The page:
3. Be intimate outside the bedroom
    You might be used to having the bedroom as your private space, but when your baby comes along you’ll have a new little roommate for at least the first six months. Think about opportunities other than bedtime to be intimate with each other, like snuggling on the sofa.

When will I feel ready to have sex after giving birth?

There’s no ‘normal’ time to resume having sex, so try not to compare yourself to other new mums. “Different couples will be ready at different times,” says Maggie. “How you’re feeling will depend on the type of birth you had, so it can vary enormously from woman to woman. If you have stitches following a tear or episiotomy, or a Caesarean, it will take you longer to recover.” New mums can also feel tired and overwhelmed, so it’s easy to see why sex might fall to the bottom of your priority list.

It’s not just feeling sore down below that can put you off sex for a while. You might feel like your post-partum body belongs to your baby. “Your breasts can change a lot while breastfeeding, and they may be sore,” explains Maggie. “It’s also usual to have an increase in discharge and some bleeding after the birth.” Add to that barely having time for a bath, and it’s no surprise if you’re feeling unsexy. Try our feel-good fixes for new mums to perk you up.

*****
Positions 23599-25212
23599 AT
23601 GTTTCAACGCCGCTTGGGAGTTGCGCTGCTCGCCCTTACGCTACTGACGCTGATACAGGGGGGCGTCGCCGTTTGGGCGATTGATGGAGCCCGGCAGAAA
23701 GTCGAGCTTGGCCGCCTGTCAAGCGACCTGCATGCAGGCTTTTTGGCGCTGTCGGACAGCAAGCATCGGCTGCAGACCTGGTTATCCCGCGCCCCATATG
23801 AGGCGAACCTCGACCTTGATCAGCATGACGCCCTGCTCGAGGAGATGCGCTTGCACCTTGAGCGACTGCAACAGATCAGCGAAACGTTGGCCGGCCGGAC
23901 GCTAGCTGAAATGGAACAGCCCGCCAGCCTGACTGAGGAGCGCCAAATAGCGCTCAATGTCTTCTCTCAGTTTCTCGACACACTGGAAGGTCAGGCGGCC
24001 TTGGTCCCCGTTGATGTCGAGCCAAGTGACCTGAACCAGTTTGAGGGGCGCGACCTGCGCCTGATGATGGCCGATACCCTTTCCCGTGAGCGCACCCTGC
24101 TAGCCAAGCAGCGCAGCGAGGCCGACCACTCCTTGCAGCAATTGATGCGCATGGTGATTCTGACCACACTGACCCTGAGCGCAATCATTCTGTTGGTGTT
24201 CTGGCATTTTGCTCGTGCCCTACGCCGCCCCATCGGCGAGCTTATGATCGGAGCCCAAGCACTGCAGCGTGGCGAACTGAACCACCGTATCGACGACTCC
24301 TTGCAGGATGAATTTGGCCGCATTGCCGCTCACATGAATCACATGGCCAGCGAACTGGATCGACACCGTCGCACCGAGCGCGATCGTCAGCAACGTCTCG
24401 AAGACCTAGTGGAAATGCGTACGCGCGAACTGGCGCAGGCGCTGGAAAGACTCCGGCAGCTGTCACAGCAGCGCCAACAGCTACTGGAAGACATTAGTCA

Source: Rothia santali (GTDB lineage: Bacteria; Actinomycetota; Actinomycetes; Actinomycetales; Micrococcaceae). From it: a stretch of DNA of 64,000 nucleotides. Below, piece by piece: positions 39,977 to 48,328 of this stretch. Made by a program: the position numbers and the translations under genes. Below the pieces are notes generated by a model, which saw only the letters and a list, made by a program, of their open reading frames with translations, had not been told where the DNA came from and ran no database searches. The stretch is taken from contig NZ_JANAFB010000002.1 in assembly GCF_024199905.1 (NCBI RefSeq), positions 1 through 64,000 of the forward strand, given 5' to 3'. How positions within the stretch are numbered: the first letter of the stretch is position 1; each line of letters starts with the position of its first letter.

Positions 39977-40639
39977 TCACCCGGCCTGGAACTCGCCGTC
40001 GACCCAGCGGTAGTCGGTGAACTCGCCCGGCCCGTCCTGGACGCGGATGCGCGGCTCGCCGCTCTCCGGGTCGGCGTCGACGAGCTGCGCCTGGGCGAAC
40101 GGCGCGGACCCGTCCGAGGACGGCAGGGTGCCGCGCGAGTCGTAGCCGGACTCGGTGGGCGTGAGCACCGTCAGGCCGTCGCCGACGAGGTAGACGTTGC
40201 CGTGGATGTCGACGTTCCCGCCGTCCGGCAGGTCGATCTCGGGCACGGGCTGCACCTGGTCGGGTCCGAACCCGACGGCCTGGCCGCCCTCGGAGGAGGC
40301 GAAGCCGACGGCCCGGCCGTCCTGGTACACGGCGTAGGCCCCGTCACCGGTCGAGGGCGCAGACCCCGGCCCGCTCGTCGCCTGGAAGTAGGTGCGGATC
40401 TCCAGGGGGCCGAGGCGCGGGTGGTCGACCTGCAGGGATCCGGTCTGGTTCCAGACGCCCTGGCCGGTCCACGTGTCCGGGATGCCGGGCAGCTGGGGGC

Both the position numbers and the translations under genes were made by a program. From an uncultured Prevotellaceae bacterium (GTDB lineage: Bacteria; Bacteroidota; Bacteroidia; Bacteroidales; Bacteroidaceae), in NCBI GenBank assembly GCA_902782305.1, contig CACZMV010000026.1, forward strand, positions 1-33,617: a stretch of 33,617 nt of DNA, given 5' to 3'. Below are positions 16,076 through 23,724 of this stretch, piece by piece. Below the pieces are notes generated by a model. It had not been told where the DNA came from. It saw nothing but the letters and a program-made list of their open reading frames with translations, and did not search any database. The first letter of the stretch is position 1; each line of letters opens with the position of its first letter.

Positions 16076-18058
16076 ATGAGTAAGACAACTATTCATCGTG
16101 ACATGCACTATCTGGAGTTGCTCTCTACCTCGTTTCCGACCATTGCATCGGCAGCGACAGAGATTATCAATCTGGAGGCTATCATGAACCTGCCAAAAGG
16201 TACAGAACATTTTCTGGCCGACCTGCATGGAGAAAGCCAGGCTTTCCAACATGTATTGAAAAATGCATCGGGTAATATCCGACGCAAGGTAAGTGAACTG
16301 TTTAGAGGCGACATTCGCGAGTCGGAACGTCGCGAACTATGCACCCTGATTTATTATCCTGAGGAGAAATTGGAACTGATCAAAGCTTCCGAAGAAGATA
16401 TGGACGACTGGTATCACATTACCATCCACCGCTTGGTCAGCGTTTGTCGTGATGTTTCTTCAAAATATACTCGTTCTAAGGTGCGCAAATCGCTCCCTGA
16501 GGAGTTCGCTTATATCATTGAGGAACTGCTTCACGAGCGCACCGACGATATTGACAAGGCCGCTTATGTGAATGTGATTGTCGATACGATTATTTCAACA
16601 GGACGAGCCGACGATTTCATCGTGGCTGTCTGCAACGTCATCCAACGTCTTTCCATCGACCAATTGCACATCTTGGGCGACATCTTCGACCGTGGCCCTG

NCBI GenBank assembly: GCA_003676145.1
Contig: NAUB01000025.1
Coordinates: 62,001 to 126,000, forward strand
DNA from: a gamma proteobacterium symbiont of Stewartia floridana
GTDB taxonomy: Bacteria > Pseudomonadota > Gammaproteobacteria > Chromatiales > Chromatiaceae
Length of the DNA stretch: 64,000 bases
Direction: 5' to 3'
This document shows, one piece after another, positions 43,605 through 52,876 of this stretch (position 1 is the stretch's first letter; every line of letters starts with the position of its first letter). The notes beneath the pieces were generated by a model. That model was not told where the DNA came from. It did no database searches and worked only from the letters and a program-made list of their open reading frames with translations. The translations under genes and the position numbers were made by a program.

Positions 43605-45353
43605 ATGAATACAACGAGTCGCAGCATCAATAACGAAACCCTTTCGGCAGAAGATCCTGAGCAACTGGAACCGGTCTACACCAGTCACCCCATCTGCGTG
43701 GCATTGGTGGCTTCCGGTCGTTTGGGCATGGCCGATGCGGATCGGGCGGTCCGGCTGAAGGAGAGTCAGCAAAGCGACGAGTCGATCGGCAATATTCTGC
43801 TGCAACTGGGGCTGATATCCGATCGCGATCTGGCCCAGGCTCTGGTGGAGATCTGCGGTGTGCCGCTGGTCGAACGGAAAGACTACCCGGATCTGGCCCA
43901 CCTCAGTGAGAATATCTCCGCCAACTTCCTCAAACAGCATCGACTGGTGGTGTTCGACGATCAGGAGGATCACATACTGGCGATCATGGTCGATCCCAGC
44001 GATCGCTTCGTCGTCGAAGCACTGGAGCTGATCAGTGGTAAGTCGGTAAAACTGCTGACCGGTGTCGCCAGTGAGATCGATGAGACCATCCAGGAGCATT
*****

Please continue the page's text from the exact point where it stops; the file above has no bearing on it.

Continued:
When will my partner want to have sex again?

This can be a really tricky time for dads and partners. As well as the pressure of looking after a new baby, they might also be worried about hurting you. For others, resuming sex can be high on the agenda. “This is often because it’s one of the main ways men use to feel close and connected to their partner,” explains Maggie. It’s important to talk openly about how you’re feeling so you understand each other’s expectations and needs.

A new baby needs a lot of time and care, which is why it’s so important to spend time bonding as a couple too. “Partners can sometimes feel left out when the new baby is getting so much attention, so they may need some reassurance from you too,” says Maggie.

What should I do when I’m ready to start having sex again?